Take the Sidewalk: on weakness, strength and the description of masculinity
He called me ‘weak’. At first, I nodded my head agreeing; my body is not as heavy as his, my eyes don’t blaze with strained masculinity like his flaming eyes do, and I surely don’t tend to deal with things violently. Although, later, the more I questioned the concept of weakness, the more I realized that I am not at all weak. Look at the ordeals that burdened my young years — which I confronted, look at the inner and outer wars that I fought, looks at the paths which I walked barefoot, and the defeats inflicted on me — and the defeats I inflicted on my defeats.
I am not weak because I, simply, don’t dread the truth. I don’t dread my reflection, my flaws, and I don’t fear my imperfection. Unlike him. He uses the weaving of his lies as a blanket he rolls under, exactly like a fetus; hiding and reluctant to face the world. But I see him: transparent, naked, and I see his truth which he tries to escape tirelessly. I declare it to him, and so he confronts me with the weapon of denial. He’s significant in his echoes and shadow on the wall. Strong in his pretentiousness; mighty through his makes, but in reality he’s a coward; weak; fragile. Fragile like a hollow shell, fragile like a shiny promise.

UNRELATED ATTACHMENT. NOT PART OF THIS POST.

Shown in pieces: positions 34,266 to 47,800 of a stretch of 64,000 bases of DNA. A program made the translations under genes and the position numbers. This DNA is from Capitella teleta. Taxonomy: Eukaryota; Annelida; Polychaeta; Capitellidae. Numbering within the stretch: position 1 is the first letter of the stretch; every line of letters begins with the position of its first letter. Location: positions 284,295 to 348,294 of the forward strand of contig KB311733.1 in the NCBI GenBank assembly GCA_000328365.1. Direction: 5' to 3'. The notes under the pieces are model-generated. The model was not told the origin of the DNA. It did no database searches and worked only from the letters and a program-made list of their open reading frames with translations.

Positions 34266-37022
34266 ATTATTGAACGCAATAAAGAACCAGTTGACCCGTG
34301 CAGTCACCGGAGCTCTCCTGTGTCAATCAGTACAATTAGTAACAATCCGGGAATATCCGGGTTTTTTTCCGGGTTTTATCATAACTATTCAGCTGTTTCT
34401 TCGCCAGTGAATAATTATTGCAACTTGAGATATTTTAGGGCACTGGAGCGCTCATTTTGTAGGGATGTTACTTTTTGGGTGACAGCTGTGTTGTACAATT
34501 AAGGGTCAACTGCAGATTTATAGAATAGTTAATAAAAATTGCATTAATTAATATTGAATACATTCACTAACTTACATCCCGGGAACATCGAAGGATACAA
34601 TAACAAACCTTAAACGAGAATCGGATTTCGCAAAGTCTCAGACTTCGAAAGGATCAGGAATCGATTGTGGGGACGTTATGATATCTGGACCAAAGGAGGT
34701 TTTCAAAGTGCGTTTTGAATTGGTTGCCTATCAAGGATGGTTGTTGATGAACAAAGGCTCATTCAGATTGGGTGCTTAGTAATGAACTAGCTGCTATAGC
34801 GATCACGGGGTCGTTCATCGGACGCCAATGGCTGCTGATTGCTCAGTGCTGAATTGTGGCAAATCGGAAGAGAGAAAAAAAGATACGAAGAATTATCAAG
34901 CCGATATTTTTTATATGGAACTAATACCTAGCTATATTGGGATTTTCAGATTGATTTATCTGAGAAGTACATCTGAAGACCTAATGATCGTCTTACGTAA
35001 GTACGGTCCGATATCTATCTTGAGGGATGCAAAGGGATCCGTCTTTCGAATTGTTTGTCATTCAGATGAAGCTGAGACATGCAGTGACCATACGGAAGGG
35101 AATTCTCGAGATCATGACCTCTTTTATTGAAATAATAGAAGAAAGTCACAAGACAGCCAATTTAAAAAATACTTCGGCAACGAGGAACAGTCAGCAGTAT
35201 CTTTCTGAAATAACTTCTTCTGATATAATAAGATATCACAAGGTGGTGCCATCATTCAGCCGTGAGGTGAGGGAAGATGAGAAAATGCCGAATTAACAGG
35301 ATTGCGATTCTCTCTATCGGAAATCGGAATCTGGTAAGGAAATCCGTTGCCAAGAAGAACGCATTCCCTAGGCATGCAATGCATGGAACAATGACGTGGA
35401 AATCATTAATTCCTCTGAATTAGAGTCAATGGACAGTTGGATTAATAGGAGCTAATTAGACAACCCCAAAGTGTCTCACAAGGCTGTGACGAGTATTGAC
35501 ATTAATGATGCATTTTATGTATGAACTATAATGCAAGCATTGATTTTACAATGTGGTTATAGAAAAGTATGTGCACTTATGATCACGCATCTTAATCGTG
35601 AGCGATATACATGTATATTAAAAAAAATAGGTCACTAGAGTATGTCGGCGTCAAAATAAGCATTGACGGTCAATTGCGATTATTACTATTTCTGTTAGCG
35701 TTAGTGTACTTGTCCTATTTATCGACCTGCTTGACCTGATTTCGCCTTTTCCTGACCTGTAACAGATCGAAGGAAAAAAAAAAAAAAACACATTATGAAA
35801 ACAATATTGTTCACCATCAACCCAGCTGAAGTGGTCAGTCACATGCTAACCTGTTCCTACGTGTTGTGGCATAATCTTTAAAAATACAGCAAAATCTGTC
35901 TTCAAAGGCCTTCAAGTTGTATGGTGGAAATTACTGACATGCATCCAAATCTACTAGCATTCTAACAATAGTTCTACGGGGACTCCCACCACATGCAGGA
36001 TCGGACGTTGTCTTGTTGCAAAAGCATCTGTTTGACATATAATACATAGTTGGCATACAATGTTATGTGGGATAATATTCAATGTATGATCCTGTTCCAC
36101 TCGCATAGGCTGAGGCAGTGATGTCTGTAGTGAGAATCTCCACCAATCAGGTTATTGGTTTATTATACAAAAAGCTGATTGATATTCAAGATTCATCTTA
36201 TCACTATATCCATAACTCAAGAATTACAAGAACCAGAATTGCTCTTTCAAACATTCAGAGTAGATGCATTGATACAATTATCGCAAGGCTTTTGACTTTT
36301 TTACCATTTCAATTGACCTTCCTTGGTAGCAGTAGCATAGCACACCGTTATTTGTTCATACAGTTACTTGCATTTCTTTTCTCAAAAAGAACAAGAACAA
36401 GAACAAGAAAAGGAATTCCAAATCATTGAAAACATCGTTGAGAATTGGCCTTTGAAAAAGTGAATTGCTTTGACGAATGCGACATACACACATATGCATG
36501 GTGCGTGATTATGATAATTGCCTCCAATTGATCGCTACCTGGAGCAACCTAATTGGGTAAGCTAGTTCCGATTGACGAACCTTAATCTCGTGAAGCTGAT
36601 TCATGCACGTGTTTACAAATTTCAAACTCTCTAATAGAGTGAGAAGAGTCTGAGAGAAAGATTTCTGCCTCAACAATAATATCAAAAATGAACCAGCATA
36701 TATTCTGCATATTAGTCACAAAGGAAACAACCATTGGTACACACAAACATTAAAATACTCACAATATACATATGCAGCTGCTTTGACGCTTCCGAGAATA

He described me with weakness, and I rejected. Look at me then look at yourself. I, despite the criticism, the suspicion, and the trouble that chase me, still celebrate my uniqueness, I still stand still and carry on walking, regardless of the mountains that weigh my shoulders. I had never desired to console myself with a lie to change who I am. No, I am not weak. Maintaining my identity all this time is power itself. While your surrendering, your submissiveness to the tide, your acceptance of subordination and dishonesty, and pretending to possess a cruelty foriegn to you is weakness itself. You’re weak.
Let there be a new definition for strength: one that is not soaked in physical superficiality, one that is not made of masculine stereotypes, and one not indulgent on machismo or motivated by pretentiousness. Let strength be a synonym for truth: acknowledging one’s fragility and incompleteness, and embracing them.